Taking and Making: February 13

Today, I took in:

a couple chapters of The Sellout

Austentatious, an improvised play in the style of a Jane Austen novel — it was hilarious

 

I made:

a Black History Month post on the TV series Dear White People

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Taking and Making: February 12

Today, I took in:

Barbara Keith’s self-titled album (my favorite tune was “Detroit Or Buffalo” but “Free the People” is a good, rousing tune)

a couple chapters in The Sellout

a couple episodes of People of Interest and one of Grace and Frankie

 

I made: 

progress on my Italian pronunciation in the Verdi piece we’re doing in choir

Black History Month: The Wiz

Up until now, I’ve reviewed only movies with black directors, but I’m making an exception today because although Sidney Lumet directed The Wiz, it’s one of the few all-black musicals and was a big deal on its release in 1978. Transferred from the stage to the screen in what was then the most expensive musical production ever, the film was shot on location in New York and in studio space in Queens, and it starred Diana Ross as Dorothy and Michael Jackson as the Scarecrow. Forty years after its release, the movie doesn’t stand out as one of the great musicals committed to film, but it does have many wonderful numbers and a great cast.
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Black History Month: I Am Not Your Negro

The screenwriting credit for I Am Not Your Negro is James Baldwin. This is quite the claim for director Raoul Peck to make, considering that he made this movie about Baldwin thirty years after the great writer’s death. Peck took words that Baldwin wrote, and clips of words he spoke, and wove a narrative about race in America, and what the future of the country might be on that front. I started watching this movie thinking it was a biopic on Baldwin, and found that instead it was a biopic on America.

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In speeches he gave at Cambridge and in France, in essays he published and personal letters he wrote to friends, Baldwin patiently explained just how deep the wounds of slavery are in the US, and how impossible it is to move forward on issues of true equality until those wounds are addressed.

One of the most striking moments in the film is when Baldwin is on a talk show and an old white man joins him onstage. He’s a professor of philosophy, and he comes out to decry the identity politics that he sees as becoming increasingly popular — why must we be so hung up on these issues of identity? Baldwin’s reply, that when your identity makes you a target for very real violence, that discussing political issues is always tinged with the personal because of what might happen to you personally, is piercing. It’s the answer to every #AllLivesMatter complaint.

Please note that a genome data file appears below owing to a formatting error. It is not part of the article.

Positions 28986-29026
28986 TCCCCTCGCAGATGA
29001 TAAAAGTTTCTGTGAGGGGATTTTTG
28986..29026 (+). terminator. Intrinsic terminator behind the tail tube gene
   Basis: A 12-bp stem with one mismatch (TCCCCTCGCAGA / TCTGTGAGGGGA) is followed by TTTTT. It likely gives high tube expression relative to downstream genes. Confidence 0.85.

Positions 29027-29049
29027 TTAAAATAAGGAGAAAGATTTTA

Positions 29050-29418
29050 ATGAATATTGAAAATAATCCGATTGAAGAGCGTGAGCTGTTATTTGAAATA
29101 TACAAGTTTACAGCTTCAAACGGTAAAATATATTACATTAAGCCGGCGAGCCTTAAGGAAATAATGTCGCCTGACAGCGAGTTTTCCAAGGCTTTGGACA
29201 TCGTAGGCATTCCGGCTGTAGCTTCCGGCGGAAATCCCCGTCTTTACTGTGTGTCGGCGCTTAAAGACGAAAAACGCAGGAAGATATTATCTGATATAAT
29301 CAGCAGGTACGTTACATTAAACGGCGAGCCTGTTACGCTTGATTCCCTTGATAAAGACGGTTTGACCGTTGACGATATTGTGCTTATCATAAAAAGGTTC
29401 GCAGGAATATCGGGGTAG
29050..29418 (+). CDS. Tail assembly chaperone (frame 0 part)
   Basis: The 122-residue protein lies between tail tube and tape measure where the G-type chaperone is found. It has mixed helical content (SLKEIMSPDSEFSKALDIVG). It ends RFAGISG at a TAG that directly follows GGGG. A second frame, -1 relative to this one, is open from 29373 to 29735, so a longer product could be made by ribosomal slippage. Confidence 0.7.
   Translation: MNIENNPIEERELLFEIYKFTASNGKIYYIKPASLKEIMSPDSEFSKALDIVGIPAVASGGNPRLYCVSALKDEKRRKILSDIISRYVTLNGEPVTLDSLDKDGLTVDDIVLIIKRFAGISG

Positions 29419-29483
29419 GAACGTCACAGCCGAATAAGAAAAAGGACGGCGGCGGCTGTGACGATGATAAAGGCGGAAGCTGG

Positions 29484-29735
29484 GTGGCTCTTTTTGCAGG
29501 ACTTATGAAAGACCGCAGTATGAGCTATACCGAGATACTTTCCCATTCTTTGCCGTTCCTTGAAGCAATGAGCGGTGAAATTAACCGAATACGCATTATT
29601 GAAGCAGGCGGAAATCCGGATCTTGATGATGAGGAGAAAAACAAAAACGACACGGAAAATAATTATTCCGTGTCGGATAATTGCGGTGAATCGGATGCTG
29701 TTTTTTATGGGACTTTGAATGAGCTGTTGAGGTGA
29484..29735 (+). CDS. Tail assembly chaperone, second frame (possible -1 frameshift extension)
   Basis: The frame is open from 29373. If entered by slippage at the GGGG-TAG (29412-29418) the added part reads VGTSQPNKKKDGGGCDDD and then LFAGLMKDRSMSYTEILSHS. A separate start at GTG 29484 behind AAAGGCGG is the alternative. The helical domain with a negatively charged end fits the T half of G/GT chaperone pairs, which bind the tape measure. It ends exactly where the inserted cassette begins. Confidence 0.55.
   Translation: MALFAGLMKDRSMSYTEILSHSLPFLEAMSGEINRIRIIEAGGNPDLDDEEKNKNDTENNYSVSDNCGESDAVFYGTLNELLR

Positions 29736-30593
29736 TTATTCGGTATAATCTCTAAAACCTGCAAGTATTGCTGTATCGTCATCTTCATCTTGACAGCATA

Peck doesn’t shy from making explicit connections between the problems of Baldwin’s time and the problems of our time — because they’re the same problems, ones we as a nation refuse to face head-on. As Samuel L. Jackson reads words from Baldwin’s letters and essays, videos from the march on Selma and the protests in Ferguson play, and photos of Tamir Rice and Trayvon Martin flash on the screen.

The title of the film is a slight alteration of a James Baldwin quote from near the end of the film. As with so much of what he said and wrote, it’s a brilliant, difficult statement that we have to grapple with urgently. “What white people have to do is try and find out in their own hearts why it was necessary to have a n***er in the first place, because I’m not a n***er,” he said. “I’m a man, but if you think I’m a n***er, it means you need it… If I’m not a n***er and you invented him — you, the white people, invented him — then you’ve got to find out why. And the future of the country depends on that, whether or not it’s able to ask that question.”

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Black History Month: The Black Panther Party — Vanguard of a Revolution

I never learned about the Black Panther Party in school, but whenever it was I did first hear about them, I remember thinking only, “They sound dangerous.” As I was a white girl from the suburbs, I suppose that’s not so surprising. After watching Stanley Nelson’s The Black Panther Party: Vanguard of a Revolution, I might even say I was half right. The Panthers were dangerous — dangerous to the system that made black urban life so hard, dangerous to the racist law enforcement officials who brutally kept the system in place, dangerous to the idea that the way things were was the way things had to be.

“We don’t hate nobody because of their color. We hate oppression. We hate murder of black people in our communities.”Bobby Seale, in an early speech

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